• GeneCards: GeneCards is a searchable database that provides comprehensive information on all known human genes, including the SGCB gene. It includes data on gene function, tissue expression, associated diseases, and related pathways.
  • PubMed: PubMed is a database of scientific articles and publications. Researchers can use PubMed to access relevant studies and articles related to the SGCB gene and its associated diseases. It serves as a valuable resource for staying up-to-date with the latest scientific advancements in the field.
  • Genetic Testing Registry: The Genetic Testing Registry is a centralized resource that provides information on genetic tests available for various genes, including the SGCB gene. It includes details on the purpose of the tests, testing methods used, and the laboratories offering the tests.

These databases play a crucial role in advancing our understanding of the SGCB gene and its implications in various health conditions. They provide researchers and healthcare professionals with access to a wealth of information, including genetic changes associated with diseases, molecular changes in disease pathways, and potential treatment options.

Additionally, these databases offer references to relevant articles, publications, and resources that further enhance our knowledge of the SGCB gene and related conditions. By stabilizing and cataloging this information, gene and variant databases contribute to the progress of scientific research and ultimately improve patient care and outcomes.

References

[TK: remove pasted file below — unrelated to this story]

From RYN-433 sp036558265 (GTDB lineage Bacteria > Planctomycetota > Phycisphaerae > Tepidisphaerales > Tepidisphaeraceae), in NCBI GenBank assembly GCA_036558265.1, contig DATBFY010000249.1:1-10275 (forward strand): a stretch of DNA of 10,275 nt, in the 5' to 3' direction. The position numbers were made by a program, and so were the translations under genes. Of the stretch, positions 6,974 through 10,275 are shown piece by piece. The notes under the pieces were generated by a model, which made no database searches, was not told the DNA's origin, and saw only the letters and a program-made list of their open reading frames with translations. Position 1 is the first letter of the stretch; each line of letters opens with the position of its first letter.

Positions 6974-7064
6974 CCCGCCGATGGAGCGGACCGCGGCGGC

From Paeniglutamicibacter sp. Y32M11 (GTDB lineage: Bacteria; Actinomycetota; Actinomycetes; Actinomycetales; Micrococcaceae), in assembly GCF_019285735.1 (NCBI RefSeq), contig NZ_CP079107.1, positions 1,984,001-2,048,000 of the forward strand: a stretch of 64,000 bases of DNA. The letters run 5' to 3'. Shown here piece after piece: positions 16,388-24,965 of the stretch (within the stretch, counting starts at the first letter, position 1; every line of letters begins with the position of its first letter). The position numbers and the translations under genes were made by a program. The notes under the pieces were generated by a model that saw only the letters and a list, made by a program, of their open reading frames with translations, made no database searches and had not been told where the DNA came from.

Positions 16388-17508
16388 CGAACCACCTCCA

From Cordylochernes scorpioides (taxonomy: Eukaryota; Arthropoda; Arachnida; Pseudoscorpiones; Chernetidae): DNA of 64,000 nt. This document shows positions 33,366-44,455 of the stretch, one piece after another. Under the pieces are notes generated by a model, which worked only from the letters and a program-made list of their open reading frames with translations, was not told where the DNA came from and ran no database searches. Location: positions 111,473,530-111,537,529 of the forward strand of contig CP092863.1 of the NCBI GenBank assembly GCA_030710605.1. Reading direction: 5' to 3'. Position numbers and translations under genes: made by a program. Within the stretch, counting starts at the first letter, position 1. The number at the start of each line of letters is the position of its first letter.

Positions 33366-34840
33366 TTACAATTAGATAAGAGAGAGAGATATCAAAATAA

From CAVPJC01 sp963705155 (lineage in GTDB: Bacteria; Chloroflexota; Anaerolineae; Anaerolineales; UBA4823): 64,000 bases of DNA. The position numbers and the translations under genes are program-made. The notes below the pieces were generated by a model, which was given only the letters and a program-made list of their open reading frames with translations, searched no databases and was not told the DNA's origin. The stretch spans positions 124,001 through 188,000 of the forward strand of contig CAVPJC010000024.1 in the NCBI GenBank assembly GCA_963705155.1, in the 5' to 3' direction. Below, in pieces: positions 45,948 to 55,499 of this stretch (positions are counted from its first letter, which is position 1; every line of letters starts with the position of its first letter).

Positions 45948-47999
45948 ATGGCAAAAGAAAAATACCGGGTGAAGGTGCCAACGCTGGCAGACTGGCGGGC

The following references provide additional information on SGCB gene, dystrophy and muscular diseases:

  • Lim M, Patient L, Eisenacher E, et al. Limb-Girdle Muscular Dystrophy Overview [Internet]. In: Adam MP, Ardinger HH, Pagon RA, et al., editors. GeneReviews® [Internet]. Seattle (WA): University of Washington, Seattle; 1993-2023. Available from: https://www.ncbi.nlm.nih.gov/books/NBK1408/
  • National Institute of Neurological Disorders and Stroke (NINDS). Limb Girdle Muscular Dystrophy Information Page [Internet]. Available from: https://www.ninds.nih.gov/Disorders/All-Disorders/Limb-Girdle-Muscular-Dystrophy-Information-Page
  • Muscular Dystrophy Association (MDA). Limb-Girdle Muscular Dystrophy [Internet]. Available from: https://www.mda.org/disease/limb-girdle-muscular-dystrophy
  • Orphanet. Limb-girdle Muscular Dystrophy [Internet]. Available from: https://www.orpha.net/consor/cgi-bin/OC_Exp.php?lng=en&Expert=647
  • GeneTests. SGCB-Related Limb-Girdle Muscular Dystrophy [Internet]. Available from: http://www.ncbi.nlm.nih.gov/sites/GeneTests/review/disease/Limb-girdle-muscular-dystrophy-SGCB-related

For testing and additional information on SGCB gene and other related genes, the following resources can be helpful:

  • OMIM – Online Mendelian Inheritance in Man [Internet]. Available from: https://www.omim.org/
  • PubMed – A database of scientific articles [Internet]. Available from: https://pubmed.ncbi.nlm.nih.gov/
  • Genetic Testing Registry (GTR) [Internet]. Available from: https://www.ncbi.nlm.nih.gov/gtr/
  • Molecular Genetics Laboratory – Resources for Health Professionals [Internet]. Available from: https://www.moleculargenetics.med.ualberta.ca/
  • Catalog of Human Genes and Genetic Disorders – Online Mendelian Inheritance in Man (OMIM) [Internet]. Available from: https://www.ncbi.nlm.nih.gov/sites/GeneTests/catalog/disorders

These resources provide information on genetic testing, genetic conditions, and variants in the SGCB gene and related genes.

Peter Reeves

By Peter Reeves

Australian National Genomic Information Service, including the database of BioManager, has been maintained for a long time by Peter Reeves, a professor at the University of Sydney. Professor Reeves is internationally renowned for his genetic analysis of enteric bacteria. He determined the genetic basis of the enormous variation in O antigens.